Just got back to Croydon and am back at work, operating on very very little sleep. This evening I embark upon the final preparations for my elaborate conspiracy-theory show Accordions Of The Gods, which starts at the GRV on Guthrie Street on the 16th at 1.20pm.
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LUMINAIRE DEBRIEF [09 Aug 2009|04:41pm]
What a show last night! We only sold two dozen tickets in advance so we were expecting one of those MFMO shows where there's more people in the band than in the audience, but lo and behold the place ended up packed to the rafters! Which I thought was quite good going for two bands no-one's ever heard of. John Bisset and Alex Ward kicked things off in lovely lo-fi country style, then we did the MFMO Latitude set to a warm crowd response, and finally everyone got to rock out to Benjamin Ickies' Brooklyn punk-orchestra epics, including an arrangement of one of Jim Sclavunos's songs, sung by Jim himself. Ickies and I were playing piano for each other, and so I had the pleasure of rocking out on the piano which, with the exception of Karaoke Circus which doesn't really count properly, I never really get to do. It's great to be part of something new and different and exciting even if, judging by the recent slew of baffling hate-mail I have been receiving through various channels regarding my work, it is not everybody's cup of tea. But the Luminaire crowd seemed to like it, and I think we all put on a barnstormer of a show which, if nothing else, at least represented good value for money.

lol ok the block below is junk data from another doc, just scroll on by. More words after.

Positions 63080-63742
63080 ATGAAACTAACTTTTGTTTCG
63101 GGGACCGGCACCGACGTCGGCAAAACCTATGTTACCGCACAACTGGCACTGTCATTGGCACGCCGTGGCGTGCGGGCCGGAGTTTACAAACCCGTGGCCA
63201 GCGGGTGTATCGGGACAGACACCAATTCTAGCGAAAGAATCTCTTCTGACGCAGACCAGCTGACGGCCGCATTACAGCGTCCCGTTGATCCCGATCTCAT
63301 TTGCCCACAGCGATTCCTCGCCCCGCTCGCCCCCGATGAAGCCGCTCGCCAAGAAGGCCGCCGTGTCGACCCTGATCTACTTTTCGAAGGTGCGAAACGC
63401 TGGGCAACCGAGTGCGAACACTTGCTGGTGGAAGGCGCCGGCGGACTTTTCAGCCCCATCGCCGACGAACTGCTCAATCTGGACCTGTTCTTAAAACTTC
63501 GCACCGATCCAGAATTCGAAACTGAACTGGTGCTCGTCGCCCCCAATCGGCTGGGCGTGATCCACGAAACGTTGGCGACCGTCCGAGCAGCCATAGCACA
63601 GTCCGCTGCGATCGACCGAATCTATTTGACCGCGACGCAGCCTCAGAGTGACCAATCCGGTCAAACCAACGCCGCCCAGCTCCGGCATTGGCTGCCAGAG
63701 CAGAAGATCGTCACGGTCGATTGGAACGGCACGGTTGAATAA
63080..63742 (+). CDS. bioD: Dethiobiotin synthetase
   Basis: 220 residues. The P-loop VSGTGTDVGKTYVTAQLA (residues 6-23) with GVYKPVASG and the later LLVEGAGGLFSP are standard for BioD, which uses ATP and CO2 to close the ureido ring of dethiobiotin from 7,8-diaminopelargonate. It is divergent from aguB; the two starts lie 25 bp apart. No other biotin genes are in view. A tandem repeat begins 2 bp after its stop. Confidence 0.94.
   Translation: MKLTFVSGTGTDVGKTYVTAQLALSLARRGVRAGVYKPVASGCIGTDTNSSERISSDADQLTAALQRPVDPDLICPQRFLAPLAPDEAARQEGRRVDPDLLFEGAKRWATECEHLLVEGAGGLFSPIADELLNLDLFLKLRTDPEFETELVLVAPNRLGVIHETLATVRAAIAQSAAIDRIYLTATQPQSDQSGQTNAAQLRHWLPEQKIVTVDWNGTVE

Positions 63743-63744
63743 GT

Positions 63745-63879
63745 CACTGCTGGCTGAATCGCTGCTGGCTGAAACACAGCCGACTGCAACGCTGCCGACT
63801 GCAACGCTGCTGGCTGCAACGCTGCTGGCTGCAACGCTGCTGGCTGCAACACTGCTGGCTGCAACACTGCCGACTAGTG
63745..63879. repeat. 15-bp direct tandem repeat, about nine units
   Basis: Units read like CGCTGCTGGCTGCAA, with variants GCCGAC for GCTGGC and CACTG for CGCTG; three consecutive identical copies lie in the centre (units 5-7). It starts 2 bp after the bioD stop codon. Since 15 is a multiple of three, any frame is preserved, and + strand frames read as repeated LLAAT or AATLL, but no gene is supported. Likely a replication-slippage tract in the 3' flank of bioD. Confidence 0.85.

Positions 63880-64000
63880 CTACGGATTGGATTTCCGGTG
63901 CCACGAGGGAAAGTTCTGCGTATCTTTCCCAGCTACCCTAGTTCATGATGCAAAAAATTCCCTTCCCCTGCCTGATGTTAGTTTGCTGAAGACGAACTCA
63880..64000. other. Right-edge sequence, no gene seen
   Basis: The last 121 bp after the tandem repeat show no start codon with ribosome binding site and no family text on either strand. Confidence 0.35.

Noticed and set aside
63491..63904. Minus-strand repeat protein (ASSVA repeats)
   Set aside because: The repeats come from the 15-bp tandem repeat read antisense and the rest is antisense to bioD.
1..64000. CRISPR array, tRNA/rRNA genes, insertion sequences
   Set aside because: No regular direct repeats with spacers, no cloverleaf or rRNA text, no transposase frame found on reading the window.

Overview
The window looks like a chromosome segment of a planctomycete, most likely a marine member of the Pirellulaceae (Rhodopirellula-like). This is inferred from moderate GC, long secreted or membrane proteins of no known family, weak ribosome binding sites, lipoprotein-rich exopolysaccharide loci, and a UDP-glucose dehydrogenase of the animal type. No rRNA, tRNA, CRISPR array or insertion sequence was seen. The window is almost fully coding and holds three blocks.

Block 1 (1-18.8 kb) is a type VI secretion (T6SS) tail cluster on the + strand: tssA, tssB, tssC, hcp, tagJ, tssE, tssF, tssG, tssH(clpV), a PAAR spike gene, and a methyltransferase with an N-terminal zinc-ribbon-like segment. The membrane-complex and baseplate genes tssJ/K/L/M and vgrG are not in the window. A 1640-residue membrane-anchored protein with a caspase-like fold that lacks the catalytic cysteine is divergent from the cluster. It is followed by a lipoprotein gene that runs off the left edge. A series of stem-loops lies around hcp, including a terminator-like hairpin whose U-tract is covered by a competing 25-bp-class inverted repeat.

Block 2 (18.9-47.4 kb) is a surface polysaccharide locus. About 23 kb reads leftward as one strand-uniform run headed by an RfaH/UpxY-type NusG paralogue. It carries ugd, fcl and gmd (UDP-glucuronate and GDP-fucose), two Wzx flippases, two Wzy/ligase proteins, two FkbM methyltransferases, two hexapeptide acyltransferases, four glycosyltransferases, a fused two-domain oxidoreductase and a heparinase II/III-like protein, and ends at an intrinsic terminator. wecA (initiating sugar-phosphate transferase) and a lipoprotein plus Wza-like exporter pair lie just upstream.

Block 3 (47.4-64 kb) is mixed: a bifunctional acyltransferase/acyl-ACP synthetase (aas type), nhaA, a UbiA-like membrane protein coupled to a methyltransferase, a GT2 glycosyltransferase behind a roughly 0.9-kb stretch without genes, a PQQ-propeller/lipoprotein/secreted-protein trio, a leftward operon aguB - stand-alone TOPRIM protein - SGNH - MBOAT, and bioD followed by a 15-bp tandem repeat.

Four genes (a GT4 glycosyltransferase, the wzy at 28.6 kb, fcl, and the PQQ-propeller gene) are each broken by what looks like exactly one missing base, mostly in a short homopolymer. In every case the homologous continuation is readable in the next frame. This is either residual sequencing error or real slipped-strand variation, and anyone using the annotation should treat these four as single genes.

I shall post some videos of the show on Youtube soon, and brace myself for the usual volley of snide, hateful remarks.

Now on the train to Edinburgh - we're doing the MFMO/Ambitious Orchestra double-header at the Assembly Rooms tomorrow night at 10.30pm. If you're in Edinburgh, please do come along, it's only a fiver and you get to see an hour of shambolic orchestral nonsense and harmless fun.
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SCLAVUNOS [04 Aug 2009|10:18am]